Concrete flooring works well in bathrooms for the same reasons that ceramic tile is so ideal for the same space—it's easy to clean and it can't be damaged by water. Not surprisingly, the same drawbacks associated with ceramic tile also apply to concrete. Concrete can be cold, and it can be slippery if it has the wrong type of finish or surface treatment. Concrete is also very hard, but this is a less significant drawback in the bathroom than it is in other living spaces.
The Structure of Concrete Flooring
Concrete bathroom floors are most commonly found in homes with slab foundations or in basements, where the floor already consists of a 4- to 8-inch concrete slab that rests directly on the soil. Where a high-quality finished flooring surface is required, the concrete slab may be stained, polished, painted, or top-coated to make for a unique and attractive floor. A variety of dying or acid-etching techniques can be used to give a concrete floor a unique look that is like no other material.
If the existing slab is in poor condition, a thin concrete overlay can sometimes be poured over the slab to create the perfectly smooth surface necessary for grinding and polishing. This overlay can be paper-thin, or an inch or two thick, depending on the needs. Overlays are not possible, though, if the slab is in very poor condition or actively heaving.
If concrete is being considered for an above-grade floor, then its heavy weight creates some unique considerations, since standard joist platforms may not be strong enough to support the live-load of a concrete slab. The installation is so complicated that concrete floors are rare in above-grade situations, except in apartment buildings or other steel structures. In the rare event that a concrete floor is installed in a standard wood-framed home, it generally involves framing the floor platform with extra-strong joists and beams, installing some sort of cement-board underlayment, then pouring a thin slab of concrete reinforced with a mesh of rebar.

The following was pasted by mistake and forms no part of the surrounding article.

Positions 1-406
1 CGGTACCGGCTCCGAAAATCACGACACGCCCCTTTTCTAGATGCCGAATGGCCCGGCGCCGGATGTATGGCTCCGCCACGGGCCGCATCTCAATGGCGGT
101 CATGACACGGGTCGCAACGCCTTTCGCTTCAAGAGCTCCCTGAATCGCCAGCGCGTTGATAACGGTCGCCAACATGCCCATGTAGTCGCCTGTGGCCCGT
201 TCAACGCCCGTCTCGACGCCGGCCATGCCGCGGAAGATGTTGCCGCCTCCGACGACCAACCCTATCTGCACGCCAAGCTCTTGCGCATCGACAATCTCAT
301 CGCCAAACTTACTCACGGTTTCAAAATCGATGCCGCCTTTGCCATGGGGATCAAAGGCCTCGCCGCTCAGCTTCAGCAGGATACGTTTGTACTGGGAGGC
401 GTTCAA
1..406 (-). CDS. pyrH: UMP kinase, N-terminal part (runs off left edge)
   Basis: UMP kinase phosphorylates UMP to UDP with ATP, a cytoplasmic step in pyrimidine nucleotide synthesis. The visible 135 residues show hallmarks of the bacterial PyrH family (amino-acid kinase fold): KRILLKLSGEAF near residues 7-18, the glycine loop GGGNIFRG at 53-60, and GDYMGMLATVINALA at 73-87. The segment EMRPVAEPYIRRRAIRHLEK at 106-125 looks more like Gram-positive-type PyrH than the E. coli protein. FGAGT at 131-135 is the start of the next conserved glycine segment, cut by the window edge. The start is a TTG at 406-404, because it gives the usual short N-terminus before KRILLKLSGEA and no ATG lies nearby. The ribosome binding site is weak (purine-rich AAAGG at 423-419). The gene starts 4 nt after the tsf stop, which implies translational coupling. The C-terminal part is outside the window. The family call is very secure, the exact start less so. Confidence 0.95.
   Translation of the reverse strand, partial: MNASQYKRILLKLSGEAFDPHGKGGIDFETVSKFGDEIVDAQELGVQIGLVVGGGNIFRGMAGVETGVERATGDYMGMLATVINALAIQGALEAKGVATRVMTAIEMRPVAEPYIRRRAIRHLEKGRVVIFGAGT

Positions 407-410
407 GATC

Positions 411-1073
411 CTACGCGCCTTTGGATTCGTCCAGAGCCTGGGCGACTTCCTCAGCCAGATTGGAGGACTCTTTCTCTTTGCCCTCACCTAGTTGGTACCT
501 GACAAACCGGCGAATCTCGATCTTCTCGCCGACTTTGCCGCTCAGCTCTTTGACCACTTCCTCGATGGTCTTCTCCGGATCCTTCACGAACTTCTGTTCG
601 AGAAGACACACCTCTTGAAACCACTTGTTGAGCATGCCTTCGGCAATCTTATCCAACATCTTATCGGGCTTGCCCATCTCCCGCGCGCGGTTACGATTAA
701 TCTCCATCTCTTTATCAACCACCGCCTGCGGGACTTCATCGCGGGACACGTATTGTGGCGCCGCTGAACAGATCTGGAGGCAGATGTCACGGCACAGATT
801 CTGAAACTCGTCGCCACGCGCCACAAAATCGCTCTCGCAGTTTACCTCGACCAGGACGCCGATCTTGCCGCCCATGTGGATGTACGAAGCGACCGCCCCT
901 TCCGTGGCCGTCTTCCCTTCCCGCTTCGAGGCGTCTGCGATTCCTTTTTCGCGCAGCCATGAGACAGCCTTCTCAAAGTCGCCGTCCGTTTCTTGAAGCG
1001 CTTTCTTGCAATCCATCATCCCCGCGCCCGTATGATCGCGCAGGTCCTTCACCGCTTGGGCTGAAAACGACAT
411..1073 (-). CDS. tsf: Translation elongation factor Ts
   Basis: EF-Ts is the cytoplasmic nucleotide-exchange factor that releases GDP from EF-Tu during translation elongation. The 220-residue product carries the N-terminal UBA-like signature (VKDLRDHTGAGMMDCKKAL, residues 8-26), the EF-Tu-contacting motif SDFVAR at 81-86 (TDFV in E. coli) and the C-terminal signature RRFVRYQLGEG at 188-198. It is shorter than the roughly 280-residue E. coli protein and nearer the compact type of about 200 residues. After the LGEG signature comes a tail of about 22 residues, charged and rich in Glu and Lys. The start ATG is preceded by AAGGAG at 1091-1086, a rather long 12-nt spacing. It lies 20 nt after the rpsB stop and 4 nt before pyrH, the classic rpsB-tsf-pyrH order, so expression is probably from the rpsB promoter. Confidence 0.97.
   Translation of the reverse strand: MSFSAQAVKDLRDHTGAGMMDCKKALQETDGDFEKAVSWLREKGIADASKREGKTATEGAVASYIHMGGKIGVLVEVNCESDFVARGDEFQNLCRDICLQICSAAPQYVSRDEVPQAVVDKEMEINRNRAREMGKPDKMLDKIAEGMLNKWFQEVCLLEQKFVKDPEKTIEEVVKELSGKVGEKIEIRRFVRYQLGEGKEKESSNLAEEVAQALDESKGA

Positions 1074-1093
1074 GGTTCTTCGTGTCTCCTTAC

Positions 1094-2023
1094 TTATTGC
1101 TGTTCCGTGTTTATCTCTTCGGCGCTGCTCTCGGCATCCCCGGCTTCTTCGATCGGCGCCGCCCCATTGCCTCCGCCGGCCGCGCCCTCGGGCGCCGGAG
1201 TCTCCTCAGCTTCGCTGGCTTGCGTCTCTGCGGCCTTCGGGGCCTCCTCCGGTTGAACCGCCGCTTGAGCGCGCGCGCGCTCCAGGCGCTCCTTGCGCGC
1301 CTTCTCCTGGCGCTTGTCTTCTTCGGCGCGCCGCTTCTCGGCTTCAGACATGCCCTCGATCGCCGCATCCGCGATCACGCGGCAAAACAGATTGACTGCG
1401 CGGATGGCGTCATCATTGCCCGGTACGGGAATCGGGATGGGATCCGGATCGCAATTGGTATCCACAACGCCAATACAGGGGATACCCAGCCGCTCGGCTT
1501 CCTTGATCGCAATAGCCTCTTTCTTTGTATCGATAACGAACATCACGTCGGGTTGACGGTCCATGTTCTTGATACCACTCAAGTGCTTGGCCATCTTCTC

Advantages of Concrete Floors for Bathrooms
With concrete's reputation as a stark, industrial-looking material no longer an issue, thanks to modern design trends, its advantages as a flooring material for bathrooms have become clear.
Impervious to Water Damage
No amount of water can actually damage a concrete floor. This means you never have to worry about wet feet, damp towels, shower spray, or spills from the sink or tub. While the material itself is immune to damage from water, if concrete flooring develops cracks, it can allow water to pass through to whatever material is underneath. This can be a problem if the floor is laid over a cement board and plywood underlayment, since water can seep through and cause moisture damage. Thus, it's important that you regularly examine a concrete floor for cracks and patch them when they develop.
While professional concrete installers typically guarantee their work for 20 years or so, with proper care, a concrete floor can last for the lifetime of the home. Given this longevity, concrete is one of the more cost-effective flooring materials you can install. Other premium floorings are typically replaced every 10 to 20 years, while you may never need to replace a concrete floor
A basic polished concrete floor costs $2 to $6 per square foot to have installed, and for $8 to $15 per square foot, you can get a floor with elaborate color staining or stamping treatments. In above-grade locations where a cement-board underlayment or structural reinforcement is required, you can expect costs to increase by $2 to $3 per square foot.
While these costs are at the upper end of most flooring materials, when you consider that the floor is likely to last as long as the house itself, concrete flooring becomes a remarkably cost-effective choice.